Guy Trafford has a look at where the world’s fresh water is situated and how New Zealand is placed. He decides water is our competitive advantage for the future

Guy Trafford has a look at where the world’s fresh water is situated and how New Zealand is placed. He decides water is our competitive advantage for the future

The Government is bringing in new guidelines for providing fresh water access by the end of the year and wants them implemented by mid-2020. For a change the focus does not appear to be on agriculture but is looking at preventing sewerage leaking into and onto waterways, lakes and beaches.

Although given that the drive was at least in part motivated by what happened in Havelock North in 2016 when approximately 5,000 people became ill from contaminated water with sheep faeces being the likely cause, it is likely reducing faecal runoffs from farms will have a part to play.

In New Zealand (contaminations aside) we have an abundance of fresh water and while the quality has been questioned of late, we do by and large take the availability of it for granted. We are one of the few lucky countries who can take water for granted.

Although the planet is largely covered with water with oceans covering approximately 71% of earths surface area, little of it is in a drinkable state. In fact, around 97.4% of total water is in the oceans or in a saline state, leaving 2.6% as fresh. However, much of this is in the form of glaciers and ice caps, in fact over two thirds is, leaving a total of 1.2% of water remaining. It gets even further reduced when the permafrost and ground ice (not glacial) is taken into account and reduces the 1.2% by a further two thirds down to 0.4% of total water.

The blue sphere represents all of Earth's water, and its diameter (distance across) is about 1380 kms (the distance from Auckland to Oamaru). It would have a volume of about 1,386,000,000 cubic kilometers (km3). The sphere includes all the water in the oceans, ice caps, lakes, and rivers, as well as groundwater, atmospheric water, and even the water in you, your dog, and your tomato plant. Source: USGS/Perlman/Woods Hole Oceanograpgic Institution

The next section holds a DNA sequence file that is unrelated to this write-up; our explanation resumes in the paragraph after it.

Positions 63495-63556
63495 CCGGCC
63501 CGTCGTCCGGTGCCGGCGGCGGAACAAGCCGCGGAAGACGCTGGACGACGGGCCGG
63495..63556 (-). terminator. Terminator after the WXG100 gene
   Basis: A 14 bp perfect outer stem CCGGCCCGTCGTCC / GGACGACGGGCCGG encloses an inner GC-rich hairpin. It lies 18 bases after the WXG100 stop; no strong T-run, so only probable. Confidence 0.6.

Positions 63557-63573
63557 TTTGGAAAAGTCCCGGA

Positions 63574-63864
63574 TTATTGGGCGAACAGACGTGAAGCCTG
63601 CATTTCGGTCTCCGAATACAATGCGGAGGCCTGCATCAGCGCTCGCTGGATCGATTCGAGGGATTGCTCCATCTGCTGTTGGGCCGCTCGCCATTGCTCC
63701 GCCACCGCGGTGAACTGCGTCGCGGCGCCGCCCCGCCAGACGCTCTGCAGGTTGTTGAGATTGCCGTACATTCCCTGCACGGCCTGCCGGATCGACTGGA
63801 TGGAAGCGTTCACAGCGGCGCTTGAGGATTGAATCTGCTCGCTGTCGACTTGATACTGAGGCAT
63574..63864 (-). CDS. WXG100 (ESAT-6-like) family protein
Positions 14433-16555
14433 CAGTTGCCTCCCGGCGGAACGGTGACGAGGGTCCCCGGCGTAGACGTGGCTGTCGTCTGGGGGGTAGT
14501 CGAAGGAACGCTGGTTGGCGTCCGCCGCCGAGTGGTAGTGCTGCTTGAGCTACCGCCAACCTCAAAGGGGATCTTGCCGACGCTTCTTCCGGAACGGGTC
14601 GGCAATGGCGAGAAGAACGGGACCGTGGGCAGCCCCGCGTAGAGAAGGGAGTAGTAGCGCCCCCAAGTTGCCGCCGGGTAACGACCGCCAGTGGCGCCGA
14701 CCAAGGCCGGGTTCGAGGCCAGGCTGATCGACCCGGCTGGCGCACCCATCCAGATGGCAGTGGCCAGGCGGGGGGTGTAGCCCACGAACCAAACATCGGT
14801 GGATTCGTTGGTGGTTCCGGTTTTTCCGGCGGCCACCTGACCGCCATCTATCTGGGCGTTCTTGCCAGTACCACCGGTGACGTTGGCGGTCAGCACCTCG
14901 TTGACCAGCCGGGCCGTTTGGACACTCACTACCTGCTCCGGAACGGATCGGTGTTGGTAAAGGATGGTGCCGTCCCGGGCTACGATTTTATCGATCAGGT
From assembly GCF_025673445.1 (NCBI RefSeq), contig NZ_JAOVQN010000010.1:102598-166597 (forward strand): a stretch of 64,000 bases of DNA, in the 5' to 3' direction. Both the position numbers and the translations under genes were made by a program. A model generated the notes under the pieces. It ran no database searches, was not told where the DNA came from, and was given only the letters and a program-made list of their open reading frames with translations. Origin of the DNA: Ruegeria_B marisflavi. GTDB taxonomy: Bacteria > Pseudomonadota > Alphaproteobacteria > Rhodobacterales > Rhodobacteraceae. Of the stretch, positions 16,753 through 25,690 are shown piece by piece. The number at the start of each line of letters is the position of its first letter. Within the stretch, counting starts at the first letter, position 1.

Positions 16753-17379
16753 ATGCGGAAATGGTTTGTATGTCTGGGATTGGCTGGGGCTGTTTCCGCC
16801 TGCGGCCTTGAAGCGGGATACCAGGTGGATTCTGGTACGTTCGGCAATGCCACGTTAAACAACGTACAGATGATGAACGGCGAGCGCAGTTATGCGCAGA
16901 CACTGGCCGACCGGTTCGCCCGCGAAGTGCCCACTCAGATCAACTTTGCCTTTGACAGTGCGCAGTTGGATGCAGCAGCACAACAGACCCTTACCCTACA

The only real upside is that much of this is renewable in the form of rain and snow etc, that is except for the fresh water stored in the ancient aquifers which are being rapidly depleted. Happily, this does not apply to New Zealand where the aquifers have a relatively quick recharge rate.

The High Plain aquifer in the USA which includes the Ogallala aquifer has dropped by over 30 metres since records began with no real end sight. While much of this is used for agricultural irrigation much is also required to meet the growing population’s needs. The Ogallala supplies approximately 30% of the ground water used for irrigation in the US and it is estimated it will take 6,000 years to recharge it. At the moment farmers are moving away from ‘water hungry’ crops to ones which require lesser amounts, but generally with lower yields.

A major environmental disaster is what has happened to the Aral Sea (actually a lake) which through water being diverted and overused which has dried up a huge proportion of the lake. It was the fourth largest lake in the world and through the depletion of it water dropped to 10% of its original size. Kazakhstan is leading a programme to try and at least partially restore the lake and fish have been found again there. At one point 2 million hectares were being irrigated either from lake water or water normally flowing into the lake. This area is now greatly reduced.